No matter how you look at it - recreational UAVs have a better safety record (fatality/ property damage) than manned aircraft. If this FAA remote ID regulation goes into effect as written, UAVs will be more heavily regulated than a manned paraglider, hang glider, or ultralight - all of which have an even poorer statistical safety record. There also seems to be a missing required FAA risk analysis to prove recreational line of sight or FPV pilots pose a significant public safety or security threat. It’s safe to say that the FAA is promoting a new regulation based on fear rather than fact. We must fight for our freedoms.

One theory out there is based on federal law, the FAA or law enforcement legally can’t monitor or intercept your “transmitted” personally identifiable information without a warrant or probable cause (the foreign intelligence security act). This might be one of the avenues for a class action suit against the FAA. The other class action avenue perhaps leverages and ties into Crosby Vs US airspace prescient regarding just how much airspace you own as a private citizen (which seems to be up to perhaps 200-400ft above your property).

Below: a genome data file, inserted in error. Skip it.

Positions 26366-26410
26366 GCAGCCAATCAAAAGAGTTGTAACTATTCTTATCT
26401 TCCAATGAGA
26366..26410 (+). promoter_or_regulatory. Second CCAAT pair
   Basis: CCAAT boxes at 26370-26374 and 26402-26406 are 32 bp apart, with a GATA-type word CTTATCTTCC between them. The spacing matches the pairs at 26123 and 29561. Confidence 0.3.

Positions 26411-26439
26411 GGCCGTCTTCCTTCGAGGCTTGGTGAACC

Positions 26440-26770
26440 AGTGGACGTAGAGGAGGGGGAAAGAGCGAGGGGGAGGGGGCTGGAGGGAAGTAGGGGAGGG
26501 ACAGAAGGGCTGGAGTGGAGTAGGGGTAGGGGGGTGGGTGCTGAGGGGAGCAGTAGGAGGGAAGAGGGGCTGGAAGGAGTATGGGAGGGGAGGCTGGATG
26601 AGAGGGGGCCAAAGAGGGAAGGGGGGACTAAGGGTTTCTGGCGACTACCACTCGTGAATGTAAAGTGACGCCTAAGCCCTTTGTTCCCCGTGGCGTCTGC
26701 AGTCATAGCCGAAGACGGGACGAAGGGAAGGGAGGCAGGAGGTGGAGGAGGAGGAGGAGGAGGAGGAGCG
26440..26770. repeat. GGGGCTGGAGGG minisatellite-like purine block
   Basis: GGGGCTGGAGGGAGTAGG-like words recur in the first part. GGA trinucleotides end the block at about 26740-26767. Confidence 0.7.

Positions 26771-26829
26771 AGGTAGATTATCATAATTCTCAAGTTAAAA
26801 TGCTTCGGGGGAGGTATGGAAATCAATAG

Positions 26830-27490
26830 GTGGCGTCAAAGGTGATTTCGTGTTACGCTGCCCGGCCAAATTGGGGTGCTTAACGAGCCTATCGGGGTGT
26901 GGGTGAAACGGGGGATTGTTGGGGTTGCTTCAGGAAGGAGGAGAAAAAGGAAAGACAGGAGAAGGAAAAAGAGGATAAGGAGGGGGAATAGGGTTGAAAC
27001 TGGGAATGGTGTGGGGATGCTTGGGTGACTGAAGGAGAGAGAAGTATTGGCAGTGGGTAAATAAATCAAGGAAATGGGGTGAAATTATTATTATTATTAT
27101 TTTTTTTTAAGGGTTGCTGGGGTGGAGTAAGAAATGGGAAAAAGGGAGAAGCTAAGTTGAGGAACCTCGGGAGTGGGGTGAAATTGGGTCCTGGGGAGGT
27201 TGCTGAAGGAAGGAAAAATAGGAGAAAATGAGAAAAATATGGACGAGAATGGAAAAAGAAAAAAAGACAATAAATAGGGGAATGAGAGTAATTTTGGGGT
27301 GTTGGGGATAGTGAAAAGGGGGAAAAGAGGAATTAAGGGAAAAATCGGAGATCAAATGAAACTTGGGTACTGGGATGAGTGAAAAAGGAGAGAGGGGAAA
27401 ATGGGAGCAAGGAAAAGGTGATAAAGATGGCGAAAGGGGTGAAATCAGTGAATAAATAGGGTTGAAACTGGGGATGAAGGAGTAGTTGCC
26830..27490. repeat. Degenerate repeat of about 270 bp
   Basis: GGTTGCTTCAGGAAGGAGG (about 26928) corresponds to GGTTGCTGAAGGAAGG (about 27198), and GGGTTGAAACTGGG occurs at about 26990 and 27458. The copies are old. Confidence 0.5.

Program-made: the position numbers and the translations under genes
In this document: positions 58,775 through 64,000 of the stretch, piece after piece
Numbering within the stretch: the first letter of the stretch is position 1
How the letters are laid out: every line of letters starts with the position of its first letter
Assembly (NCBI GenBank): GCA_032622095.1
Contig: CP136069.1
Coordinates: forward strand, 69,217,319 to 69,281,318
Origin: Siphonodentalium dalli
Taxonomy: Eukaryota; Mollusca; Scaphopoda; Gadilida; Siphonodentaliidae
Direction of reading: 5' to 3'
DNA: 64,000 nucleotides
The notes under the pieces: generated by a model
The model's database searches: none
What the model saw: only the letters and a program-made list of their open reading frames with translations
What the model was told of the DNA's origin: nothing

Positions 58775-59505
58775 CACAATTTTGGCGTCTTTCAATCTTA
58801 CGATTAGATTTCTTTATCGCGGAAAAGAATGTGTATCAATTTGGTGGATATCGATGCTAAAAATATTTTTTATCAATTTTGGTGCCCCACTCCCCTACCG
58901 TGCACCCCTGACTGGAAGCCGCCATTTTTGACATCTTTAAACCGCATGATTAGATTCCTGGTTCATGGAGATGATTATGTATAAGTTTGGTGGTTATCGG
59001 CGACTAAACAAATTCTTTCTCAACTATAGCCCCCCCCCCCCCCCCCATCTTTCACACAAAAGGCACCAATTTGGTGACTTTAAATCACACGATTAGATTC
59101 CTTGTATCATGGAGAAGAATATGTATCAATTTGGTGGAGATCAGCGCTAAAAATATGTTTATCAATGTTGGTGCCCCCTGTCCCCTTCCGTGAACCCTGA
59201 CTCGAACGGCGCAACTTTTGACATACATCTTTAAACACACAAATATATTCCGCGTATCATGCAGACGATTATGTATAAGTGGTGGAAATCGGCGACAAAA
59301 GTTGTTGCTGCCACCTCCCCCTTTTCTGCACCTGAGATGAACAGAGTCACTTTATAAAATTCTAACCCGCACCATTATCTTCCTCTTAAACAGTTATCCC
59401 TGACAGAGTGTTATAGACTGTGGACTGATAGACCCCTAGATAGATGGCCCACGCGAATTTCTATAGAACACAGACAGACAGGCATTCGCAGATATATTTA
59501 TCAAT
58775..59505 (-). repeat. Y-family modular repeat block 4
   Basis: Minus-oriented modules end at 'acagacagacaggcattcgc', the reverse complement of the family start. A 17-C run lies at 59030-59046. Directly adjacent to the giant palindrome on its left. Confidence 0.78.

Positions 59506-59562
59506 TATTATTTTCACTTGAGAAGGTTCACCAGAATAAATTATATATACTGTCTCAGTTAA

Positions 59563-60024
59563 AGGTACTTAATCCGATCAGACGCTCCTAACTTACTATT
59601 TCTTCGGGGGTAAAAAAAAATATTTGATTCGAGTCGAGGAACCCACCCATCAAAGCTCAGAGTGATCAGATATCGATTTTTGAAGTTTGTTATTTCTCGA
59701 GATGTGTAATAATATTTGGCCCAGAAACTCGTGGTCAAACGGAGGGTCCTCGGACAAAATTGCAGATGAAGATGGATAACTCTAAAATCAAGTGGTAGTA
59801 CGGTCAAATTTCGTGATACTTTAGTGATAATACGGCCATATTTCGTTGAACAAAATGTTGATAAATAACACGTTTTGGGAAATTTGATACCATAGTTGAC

It is vital that we all get educated and respond with our personal perspectives to the FAA by March 2. FliteTest went ahead and made a very helpful video on their suggestions on responding to the FAA. Below is their “how to” on responding. Be sure to complete your personalized responses by March 2nd and to also consider writing the Senate and local media regarding the negative impact of these proposed regulations.

We are extremely lucky to partake in the hobby we have at a field as beautiful as Marymoor and only our combined voices can help preserve the future of our hobby.